In the January 5 speech to Congress Truman announced that the Fair Deal would include equality for all, universal health care, increased public housing, higher minimum wage with broader coverage,  and a score of other social and economic programs.  This declaration that every citizen should be entitled to a fair deal was the distinguishing mark of the Truman administration.  Prior to this time, as the cartoon suggests, Truman's administration was an extension of Roosevelt's New Deal.

 People were no less acerbic in their criticism many decades ago, but it seems to me there is a difference.  People seemed to be able to disagree politically and still have a cup of coffee or break bread with one another.  Today, our differences seem to have escalated into hatred and divisiveness.   My way or the highway.  Not good.  Not good at all.  imho

Sunday, June 23, 2013

Woe unto them that call evil good, and good evil; that put darkness for light, and light for darkness; that put bitter for sweet, and sweet for bitter!
Woe unto them that are wise in their own eyes, and prudent in their own sight!
--from Isaiah 5

Saturday, June 22, 2013

LV 23=Training Wheels, a Little Girl, and the Monkey

Back in 2010 I ran a series of little stories I called "Loonville Vignettes."  It was a set of memories from the lives of my young family long, long ago.  I have prefaced the title here "LV 23," since the event took place in Loonville.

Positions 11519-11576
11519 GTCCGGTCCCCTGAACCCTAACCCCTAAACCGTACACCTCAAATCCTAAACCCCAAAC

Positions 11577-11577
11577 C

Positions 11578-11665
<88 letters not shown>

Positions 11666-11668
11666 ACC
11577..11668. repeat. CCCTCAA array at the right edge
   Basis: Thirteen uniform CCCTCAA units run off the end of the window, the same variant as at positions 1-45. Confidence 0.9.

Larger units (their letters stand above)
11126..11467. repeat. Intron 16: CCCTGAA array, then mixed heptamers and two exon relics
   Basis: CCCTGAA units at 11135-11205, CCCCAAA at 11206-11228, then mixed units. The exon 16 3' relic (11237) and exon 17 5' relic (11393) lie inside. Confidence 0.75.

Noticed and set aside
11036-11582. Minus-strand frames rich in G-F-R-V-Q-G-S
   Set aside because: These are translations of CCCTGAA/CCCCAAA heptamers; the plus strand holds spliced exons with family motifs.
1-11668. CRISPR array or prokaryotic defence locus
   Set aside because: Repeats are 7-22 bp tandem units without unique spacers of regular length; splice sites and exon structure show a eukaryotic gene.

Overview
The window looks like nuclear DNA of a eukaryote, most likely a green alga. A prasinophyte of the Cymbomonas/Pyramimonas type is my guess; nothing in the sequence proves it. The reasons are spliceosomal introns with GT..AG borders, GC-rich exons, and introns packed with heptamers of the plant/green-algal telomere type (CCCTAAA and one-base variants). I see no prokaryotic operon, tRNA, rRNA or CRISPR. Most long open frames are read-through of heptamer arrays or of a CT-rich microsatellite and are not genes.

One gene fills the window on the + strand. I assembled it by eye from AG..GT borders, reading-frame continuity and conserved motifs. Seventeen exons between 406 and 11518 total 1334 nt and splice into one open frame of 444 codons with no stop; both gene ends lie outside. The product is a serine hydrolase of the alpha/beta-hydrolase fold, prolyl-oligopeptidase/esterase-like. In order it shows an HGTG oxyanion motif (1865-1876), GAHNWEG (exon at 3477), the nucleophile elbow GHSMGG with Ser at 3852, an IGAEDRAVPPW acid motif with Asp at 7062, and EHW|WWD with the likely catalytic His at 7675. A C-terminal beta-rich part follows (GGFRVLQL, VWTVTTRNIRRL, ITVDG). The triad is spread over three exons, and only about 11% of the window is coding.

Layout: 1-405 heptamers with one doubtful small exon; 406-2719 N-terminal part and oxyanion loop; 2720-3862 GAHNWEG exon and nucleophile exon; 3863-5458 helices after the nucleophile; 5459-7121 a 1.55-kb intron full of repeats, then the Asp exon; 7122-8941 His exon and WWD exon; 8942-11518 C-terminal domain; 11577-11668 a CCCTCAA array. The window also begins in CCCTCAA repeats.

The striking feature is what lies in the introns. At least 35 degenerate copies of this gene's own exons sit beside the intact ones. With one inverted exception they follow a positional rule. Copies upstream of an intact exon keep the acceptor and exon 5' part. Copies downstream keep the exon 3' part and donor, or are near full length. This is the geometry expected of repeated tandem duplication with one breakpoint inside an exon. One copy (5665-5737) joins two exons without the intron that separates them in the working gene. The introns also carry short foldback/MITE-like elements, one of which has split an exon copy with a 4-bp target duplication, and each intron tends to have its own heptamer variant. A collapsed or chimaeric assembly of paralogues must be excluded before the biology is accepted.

In the middle of August our younger daughter celebrated her sixth birthday.  Her sister, on her sixth birthday, had received a beautiful blue Western Flyer bicycle.  Quite possibly Ivanelle expected a like gift on this day.  She was not disappointed.  Daddy had assembled the machine, complete with a nice set of training wheels.  Please understand that inasmuch as our intentions were that the bicycles would see the children through their childhood and teen years these were full-size bicycles.

Big Sister got her bike, of course, and invited the newbie to a little ride.  Ivy got on the bike, but insisted that Daddy hold onto it, which I did for a bit.  She soon discovered that the training wheels did their job well, and along the sidewalk to the corner she would ride, stop, get off, turn the vehicle around and ride back to the house.  This went on for several weeks with Daddy frequently offering to remove the training wheels.  But neither Daddy's loving tenderness nor Sister Ann's teasing would persuade the child to allow the removal of her crutch.